Nu Wrds 4 Old
Wordsmiths Assess Evolution Of Dictionaries
of the future may be filled with definitions of texting as they continue to
chart social change and technological advances through the use of language.
there is nothing new about the truncated use of language to communicate - people
were at it during the 18th century claims the organiser of an international
conference on dictionaries at the University of Leicester.
speaker at the International Conference on Historical Lexicography and
Lexicology will chart the development of the word 'pregnancy' through the
will dwell on ornamental illustrations in French dictionaries while one paper
will discuss the evolution of the term 'bachelor'.
Dr Julie Coleman of the University of Leicester's Department of English said:
"Dictionaries are far more than just lists of words - they provide a
character reference of a language.
Through their content, dictionaries reflect many things including the
changes in technology,
and in social and cultural values.
example, complaints about the use of abbreviated terms were made during the 18th
century too. Joseph Addison complained about people using 'mob' [from 'mobile',
itself an abbreviation of 'mobile vulgus' "the moveable (excitable)
crowd"], 'rep' [for 'reputation'], 'pos' [for 'positive'], and 'incog' [for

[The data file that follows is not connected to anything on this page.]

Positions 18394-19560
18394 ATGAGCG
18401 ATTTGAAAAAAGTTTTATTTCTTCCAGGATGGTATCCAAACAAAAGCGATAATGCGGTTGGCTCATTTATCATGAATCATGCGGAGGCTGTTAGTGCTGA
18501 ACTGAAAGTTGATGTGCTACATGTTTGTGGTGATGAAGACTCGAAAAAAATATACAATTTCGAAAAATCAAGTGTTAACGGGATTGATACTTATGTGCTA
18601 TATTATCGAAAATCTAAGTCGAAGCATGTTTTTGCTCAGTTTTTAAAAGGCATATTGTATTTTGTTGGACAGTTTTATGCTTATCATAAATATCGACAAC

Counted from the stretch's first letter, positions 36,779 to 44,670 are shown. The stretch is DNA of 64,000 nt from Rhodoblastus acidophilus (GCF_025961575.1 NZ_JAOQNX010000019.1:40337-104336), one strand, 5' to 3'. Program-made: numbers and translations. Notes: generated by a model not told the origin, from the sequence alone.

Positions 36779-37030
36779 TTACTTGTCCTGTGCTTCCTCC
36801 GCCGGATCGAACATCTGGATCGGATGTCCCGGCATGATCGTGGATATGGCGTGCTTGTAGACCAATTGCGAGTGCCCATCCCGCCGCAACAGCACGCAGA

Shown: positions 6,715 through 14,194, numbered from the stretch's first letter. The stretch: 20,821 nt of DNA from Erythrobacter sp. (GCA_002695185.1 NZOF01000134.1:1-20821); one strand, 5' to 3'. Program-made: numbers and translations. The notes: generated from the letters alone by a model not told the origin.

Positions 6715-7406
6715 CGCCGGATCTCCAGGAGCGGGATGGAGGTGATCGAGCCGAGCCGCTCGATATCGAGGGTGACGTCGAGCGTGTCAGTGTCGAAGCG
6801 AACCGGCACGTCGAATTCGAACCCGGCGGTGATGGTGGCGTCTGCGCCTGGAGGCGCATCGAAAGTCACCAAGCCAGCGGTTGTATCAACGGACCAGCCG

of the past would omit words which were considered unfit for usage or mark them
as 'low', indicating that any user of such a word was the same.
day dictionaries rarely exclude such words for this reason and usually provide
no instruction as to which words should and should not be used."
changes in technologies and ideologies are also reflected in dictionaries.
New words for such areas are constantly being introduced - words that no
one had imagined twenty or even five years ago.
This is highlighted by the annual publication of the Oxford English
Dictionary 'New Words' book.
conference is set to be an opportunity for people writing on similar areas to
come together and share the benefits of one another's knowledge.
Talks will be given on a variety of 'sub-topics' ranging from 'Place
names and Historical Lexicography' to 'Definitions for a New Age',"
said Dr Coleman.
speaker, Professor Manfred Markus of the University of Innsbruck, will examine
The Expression of Pregnancy in the History of English.
has found about 140 words relating to pregnancy in the Oxford English
Dictionary- some in terms of animals or objects, some metaphorical descriptions,
factual and camouflaged usage.
states: "Pregnancy has also been referred to in a downtoning way. The
results of this investigation reveal a historical increase in metaphorical
sophistication, a tendency to camouflage (18th to 20th century), and to
downtoning in the 20th century."
conference takes place from July 15th to July 17th at the University conference
centres in Oadby. More
information is available on http://www.le.ac.uk/ee/jmc21/hll.htm
to newsdesk: For more information:
This document has been approved by the head of department or section.